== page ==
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  • Kevin Patton

Looking After Yourself at Christmas

Updated: Sep 17, 2019

Some of the Emotion Regulation skills could be especially helpful to us during Christmas. We sometimes face difficult situations or memories, and perhaps this review of some of the skills can help. One of the most important things we can do for ourselves is to practice the skills for Reducing our Emotional Vulnerability by using our Wise Mind, which is a blend of our thinking, feeling and reasoning skills.

Increasing Positive Emotions Do what you can to increase your positive emotional experiences during this holiday period. This does not mean to ignore your negative or difficult emotions, or that those experiences aren't important. But it is also important to open the door to positive experiences. You deserve to have positive emotions and positive experiences. Find some ways to have fun. Work on relationships. Repair old relationships. Maybe call a friend that you haven't seen for awhile. Or make amends in a relationship where there has been conflict. Reach out for new relationships. Maybe in one of these fun events you are doing or attending there will be someone whom you can chat with, invite for coffee or a walk. Maybe you can reach out to someone online. Attend to current relationships. You make the first move. Invite someone for a video or popcorn. See the New Year in with someone. Telephone your sister. Have a little party or a group snowball fight. Remember that you deserve and can have good relationships. Be Present to and Mindful of the Positive

Focus your attention on the positives around you. Think of something good that has happened this holiday season. Did you see an old friend? Get a special present? Is there something going on right now, or about to happen today that is really good or fun? Focus on it. Be fully present. Notice everything about it. Stay in the here and now.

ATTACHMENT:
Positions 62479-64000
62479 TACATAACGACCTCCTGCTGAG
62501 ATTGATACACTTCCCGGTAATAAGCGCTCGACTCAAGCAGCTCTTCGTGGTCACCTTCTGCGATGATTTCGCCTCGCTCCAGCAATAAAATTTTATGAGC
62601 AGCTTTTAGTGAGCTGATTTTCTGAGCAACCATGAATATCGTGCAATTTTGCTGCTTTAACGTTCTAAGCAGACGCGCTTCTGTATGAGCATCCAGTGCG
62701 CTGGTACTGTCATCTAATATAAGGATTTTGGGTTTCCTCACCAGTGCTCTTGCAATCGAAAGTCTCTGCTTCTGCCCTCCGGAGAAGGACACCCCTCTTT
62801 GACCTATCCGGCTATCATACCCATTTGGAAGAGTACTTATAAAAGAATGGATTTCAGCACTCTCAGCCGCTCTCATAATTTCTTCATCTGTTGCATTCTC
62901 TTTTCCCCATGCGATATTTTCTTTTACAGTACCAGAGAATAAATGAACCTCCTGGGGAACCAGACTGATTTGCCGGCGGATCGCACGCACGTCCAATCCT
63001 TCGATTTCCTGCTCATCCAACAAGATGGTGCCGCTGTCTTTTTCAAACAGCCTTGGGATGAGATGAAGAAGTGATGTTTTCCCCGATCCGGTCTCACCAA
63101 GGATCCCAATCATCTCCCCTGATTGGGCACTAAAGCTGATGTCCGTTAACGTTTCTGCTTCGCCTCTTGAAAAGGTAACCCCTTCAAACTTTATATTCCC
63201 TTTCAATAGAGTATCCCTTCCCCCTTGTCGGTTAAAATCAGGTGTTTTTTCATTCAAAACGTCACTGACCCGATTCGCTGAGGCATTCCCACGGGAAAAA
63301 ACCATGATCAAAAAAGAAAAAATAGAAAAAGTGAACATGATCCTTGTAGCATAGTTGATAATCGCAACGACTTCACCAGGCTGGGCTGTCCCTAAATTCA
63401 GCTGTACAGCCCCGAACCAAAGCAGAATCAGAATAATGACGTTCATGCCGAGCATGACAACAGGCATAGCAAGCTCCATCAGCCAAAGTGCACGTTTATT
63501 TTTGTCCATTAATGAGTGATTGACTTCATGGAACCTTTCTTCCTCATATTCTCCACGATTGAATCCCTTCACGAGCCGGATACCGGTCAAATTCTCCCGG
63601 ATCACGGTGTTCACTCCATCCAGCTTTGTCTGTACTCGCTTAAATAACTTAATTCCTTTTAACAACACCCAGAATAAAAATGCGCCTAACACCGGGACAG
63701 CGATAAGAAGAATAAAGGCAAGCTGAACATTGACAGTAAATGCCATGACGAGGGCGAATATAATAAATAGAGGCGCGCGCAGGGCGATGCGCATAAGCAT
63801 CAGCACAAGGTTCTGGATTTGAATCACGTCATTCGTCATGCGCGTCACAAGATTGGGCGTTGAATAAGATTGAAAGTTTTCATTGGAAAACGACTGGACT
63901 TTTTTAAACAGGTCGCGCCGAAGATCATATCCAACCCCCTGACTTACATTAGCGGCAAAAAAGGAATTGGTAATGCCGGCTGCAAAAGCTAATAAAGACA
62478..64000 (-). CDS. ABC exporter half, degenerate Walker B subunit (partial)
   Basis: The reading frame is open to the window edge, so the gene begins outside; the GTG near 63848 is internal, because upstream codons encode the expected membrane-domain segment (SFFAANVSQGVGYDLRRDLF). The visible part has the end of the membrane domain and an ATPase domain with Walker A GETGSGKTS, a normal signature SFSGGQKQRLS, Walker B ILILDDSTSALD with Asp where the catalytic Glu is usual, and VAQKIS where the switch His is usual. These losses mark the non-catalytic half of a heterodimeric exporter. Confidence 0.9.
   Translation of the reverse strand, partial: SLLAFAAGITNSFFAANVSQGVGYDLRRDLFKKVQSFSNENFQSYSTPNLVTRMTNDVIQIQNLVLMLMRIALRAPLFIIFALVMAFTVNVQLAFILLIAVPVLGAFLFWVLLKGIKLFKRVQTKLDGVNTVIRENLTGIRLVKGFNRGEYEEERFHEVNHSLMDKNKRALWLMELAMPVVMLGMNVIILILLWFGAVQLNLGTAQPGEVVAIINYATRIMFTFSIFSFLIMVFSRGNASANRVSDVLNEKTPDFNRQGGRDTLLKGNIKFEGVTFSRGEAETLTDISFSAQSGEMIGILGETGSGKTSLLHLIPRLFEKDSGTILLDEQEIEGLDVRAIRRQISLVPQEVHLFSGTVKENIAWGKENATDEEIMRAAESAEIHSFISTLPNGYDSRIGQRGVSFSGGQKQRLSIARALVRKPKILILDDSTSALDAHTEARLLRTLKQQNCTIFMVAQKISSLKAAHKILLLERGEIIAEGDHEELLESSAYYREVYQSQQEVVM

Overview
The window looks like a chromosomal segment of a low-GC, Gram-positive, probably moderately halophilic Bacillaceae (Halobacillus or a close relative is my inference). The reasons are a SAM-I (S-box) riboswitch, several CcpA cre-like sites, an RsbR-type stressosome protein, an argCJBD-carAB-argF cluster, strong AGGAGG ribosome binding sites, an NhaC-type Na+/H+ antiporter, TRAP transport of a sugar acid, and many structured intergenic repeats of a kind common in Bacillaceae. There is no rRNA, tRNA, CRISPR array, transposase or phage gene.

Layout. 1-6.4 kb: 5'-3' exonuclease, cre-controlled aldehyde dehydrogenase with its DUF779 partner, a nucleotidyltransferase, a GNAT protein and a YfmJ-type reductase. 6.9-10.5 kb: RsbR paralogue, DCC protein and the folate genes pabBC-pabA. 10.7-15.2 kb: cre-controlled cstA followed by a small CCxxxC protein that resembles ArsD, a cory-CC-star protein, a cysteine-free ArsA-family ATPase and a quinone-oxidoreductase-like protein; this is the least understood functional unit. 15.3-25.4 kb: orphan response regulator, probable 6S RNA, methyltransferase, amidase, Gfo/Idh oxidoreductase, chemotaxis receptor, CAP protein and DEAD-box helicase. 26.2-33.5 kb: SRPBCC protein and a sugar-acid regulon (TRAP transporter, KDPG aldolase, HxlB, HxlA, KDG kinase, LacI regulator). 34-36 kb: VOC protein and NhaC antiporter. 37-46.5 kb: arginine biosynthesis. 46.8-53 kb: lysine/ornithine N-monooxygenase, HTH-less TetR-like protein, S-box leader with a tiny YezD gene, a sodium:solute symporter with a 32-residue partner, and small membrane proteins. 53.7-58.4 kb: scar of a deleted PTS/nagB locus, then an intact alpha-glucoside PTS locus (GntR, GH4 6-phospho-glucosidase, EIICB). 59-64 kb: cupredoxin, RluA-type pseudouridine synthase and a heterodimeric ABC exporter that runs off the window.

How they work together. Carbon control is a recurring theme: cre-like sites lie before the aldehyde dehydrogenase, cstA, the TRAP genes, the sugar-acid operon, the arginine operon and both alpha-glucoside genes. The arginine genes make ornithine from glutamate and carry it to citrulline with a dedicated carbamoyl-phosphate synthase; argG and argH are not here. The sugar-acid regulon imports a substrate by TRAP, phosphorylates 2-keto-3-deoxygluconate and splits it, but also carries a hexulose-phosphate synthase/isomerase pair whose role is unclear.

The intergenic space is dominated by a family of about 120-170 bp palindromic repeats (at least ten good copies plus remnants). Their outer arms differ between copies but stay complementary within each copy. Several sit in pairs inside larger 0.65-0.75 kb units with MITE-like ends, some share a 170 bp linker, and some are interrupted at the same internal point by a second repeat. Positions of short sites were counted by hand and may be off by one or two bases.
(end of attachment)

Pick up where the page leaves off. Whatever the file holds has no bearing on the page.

Be Unmindful of Worries.

Don't give attention and air time to worries about the positive things. Distract yourself from thinking that you don't deserve a nice time, a good friend, a good present, fun in the snow. You deserve to enjoy all those things and more. Don't worry about when the positive thing will end. That takes away from your pleasure now. Enjoy it right now. Don't think about what might be expected of you because of the positive event that's happening now. You aren't going to experience something bad because something good is happening now. You don't have to pay for it later. You deserve it now.

Remember that by being mindful of and enjoying the positive event now, you’re not ignoring your pain, anger and fear, you’re just making room for some positive experiences to be in your life too.

To be at our best in dealing with our emotions, remember:

PLEASE MASTER treat PhysicaL illness balance Eating avoid mood Altering drugs balance Sleep get Exercise

Master plan and do something every day that gives you a sense of achievement.